Others’ opinion: Signs of economic hope for Minn. minorities

Published 9:44 am Thursday, September 22, 2016

Minneapolis Star Tribune

Distributed by Tribune Content Agency

Satisfaction in seeing Americans’ median household income climb significantly in 2015, as reported by the U.S. Census Bureau last week, is constrained in Minnesota by a persistent and depressing fact: The incomes of people of color, save for Asian-Americans, still dramatically lag those of the majority white population in this state. African-American incomes in particular are unacceptably low.

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That said, the 2015 American Community Survey (ACS) contains a number of hopeful notes for Minnesota’s fast-growing population of color. And its tallies predate promising action by Gov. Mark Dayton and the 2016 Legislature to beef up job training and hiring efforts targeted at the nonwhite population — work that is just beginning this fall.

The news from the ACS isn’t as alarming as it was a year ago, when median income for Minnesota’s African-Americans dropped precipitously compared with 2013. Those incomes were up in 2015 from $27,026 to $30,306 — but that’s enough for the gain to be deemed statistically reliable given ACS’s small sample size.

The new survey also contains encouraging notes about African-American employment in the state. The share of black Minnesotans between ages 16 and 64 who are employed rose to 66 percent, up 9 percentage points since 2010 and 3 percentage points since 2014. More black Minnesotans were employed full time, while the number of part-time workers held steady. Further, about 13,000 fewer black Minnesotans lived in poverty in 2015 than 2014. That change contributed to giving Minneapolis and St. Paul the lowest poverty rate in 2015 among the 25 largest U.S. metropolitan areas.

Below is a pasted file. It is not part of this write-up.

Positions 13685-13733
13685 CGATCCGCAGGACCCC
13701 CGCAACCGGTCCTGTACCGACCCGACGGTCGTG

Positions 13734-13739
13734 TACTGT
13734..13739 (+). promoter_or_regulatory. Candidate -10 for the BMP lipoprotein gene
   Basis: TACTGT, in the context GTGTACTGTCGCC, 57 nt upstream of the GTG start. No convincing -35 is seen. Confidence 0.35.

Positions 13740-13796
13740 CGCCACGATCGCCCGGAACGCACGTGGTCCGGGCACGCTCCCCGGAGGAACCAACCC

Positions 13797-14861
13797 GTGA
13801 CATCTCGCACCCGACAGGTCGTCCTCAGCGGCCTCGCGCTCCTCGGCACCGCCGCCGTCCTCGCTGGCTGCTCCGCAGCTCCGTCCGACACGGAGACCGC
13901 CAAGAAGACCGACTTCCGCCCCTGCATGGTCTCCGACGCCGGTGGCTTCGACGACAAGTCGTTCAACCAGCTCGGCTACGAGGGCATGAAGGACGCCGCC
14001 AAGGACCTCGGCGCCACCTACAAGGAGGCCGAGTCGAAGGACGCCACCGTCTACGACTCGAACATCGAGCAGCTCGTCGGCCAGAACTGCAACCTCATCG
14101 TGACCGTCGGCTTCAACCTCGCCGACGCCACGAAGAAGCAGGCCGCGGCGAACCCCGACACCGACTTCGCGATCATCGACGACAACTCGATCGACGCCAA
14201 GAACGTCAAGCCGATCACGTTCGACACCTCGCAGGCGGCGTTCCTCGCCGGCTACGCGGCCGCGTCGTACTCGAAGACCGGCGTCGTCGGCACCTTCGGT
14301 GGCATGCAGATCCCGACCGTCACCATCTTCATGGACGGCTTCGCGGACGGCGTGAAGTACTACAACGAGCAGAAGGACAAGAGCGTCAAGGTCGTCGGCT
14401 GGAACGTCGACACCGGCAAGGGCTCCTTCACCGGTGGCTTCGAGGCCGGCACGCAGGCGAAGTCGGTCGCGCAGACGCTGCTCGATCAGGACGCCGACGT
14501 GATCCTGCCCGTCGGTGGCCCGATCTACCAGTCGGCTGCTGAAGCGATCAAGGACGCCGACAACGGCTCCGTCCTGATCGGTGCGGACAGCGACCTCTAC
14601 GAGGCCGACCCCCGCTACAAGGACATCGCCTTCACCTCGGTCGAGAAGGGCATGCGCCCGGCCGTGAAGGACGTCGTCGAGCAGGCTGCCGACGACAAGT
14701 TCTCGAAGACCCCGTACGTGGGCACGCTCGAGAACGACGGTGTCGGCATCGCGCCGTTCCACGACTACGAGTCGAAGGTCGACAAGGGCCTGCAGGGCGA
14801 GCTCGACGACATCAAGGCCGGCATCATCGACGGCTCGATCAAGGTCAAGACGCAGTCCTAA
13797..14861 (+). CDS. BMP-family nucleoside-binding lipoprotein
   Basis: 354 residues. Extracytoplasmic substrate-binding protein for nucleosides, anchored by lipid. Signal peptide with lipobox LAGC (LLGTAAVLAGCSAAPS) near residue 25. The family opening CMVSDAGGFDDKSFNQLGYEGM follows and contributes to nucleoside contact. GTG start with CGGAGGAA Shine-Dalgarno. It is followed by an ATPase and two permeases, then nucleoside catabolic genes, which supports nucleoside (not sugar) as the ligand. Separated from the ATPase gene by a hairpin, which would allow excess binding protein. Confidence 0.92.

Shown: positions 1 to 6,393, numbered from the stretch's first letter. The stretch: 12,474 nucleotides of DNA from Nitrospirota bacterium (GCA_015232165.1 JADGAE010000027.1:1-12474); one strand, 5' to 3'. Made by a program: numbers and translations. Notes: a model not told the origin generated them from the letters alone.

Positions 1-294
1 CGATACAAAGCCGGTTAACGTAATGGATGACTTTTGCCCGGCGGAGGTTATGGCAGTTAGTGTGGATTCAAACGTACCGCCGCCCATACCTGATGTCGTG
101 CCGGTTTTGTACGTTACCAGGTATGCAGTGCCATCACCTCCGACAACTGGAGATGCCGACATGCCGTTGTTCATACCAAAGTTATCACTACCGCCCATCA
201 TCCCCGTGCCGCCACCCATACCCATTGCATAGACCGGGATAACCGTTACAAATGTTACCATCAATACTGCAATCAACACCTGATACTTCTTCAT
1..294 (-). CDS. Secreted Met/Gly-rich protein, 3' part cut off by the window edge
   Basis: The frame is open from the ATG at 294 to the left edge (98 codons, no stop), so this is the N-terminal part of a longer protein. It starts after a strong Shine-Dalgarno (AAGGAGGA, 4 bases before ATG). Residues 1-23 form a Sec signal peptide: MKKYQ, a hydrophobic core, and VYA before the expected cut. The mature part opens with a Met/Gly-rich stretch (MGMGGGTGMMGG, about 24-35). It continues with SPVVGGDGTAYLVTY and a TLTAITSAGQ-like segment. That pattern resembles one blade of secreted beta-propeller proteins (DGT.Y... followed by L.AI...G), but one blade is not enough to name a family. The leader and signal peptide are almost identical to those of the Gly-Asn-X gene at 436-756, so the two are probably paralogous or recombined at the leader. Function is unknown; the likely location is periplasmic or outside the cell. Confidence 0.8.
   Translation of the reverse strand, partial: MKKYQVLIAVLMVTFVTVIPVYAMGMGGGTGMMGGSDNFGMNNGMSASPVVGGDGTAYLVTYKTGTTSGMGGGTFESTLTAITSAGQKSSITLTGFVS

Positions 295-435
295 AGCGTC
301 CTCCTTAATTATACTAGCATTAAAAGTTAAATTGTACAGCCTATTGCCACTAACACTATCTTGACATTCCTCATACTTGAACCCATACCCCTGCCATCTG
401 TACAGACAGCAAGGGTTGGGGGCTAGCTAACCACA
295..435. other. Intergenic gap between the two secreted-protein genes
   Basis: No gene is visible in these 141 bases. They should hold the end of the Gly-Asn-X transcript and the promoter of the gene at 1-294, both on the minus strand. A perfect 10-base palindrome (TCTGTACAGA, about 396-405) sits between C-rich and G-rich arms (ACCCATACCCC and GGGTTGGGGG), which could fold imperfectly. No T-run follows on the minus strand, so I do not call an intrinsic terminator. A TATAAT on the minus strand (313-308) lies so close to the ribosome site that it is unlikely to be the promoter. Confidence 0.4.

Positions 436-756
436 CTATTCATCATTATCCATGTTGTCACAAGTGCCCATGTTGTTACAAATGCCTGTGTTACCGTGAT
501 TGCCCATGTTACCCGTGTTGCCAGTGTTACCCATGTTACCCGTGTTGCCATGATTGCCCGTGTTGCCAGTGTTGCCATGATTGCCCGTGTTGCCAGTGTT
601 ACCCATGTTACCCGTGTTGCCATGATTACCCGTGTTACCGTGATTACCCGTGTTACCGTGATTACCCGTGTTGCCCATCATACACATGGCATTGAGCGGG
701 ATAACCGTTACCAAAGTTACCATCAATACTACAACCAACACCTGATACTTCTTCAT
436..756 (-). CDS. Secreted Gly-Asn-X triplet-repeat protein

While the frustration with low minority incomes voiced last week by Steven Belton, president and CEO of the Minneapolis Urban League, is understandable, it’s too soon to condemn this year’s actions by the governor and Legislature as “lots of talk, little action.” Racial equity in all its dimensions ranks higher today on the agendas of state policymakers than it has at any time since the 1960s.

Efforts to promote economic gains for Minnesotans of color scored one of the largest new funding gains at the 2016 Legislaure, winning $35 million through June 30, 2017, and another $35 million through mid-2019. Those funds are being distributed via a combination of direct grants to nonprofits with proven track records, and competitive grants for such efforts as employing Somali-American youth, improving educational attainment among Native Americans, and putting more women in nontraditional, high-wage occupations.

State Economic Development Commissioner Shawntera Hardy says she is striving to bring more community input to both the grant application and approval process, and will closely monitor the grants’ results.

The rapid growth in Minnesota’s nonwhite population is making that work more important than ever. In 1990, 6.3 percent of Minnesotans were people of color. By 2020, Minnesota Compass reports, that share is projected to exceed 20 percent. The whole state’s prosperity increasingly depends on the ability of that 20 percent to succeed.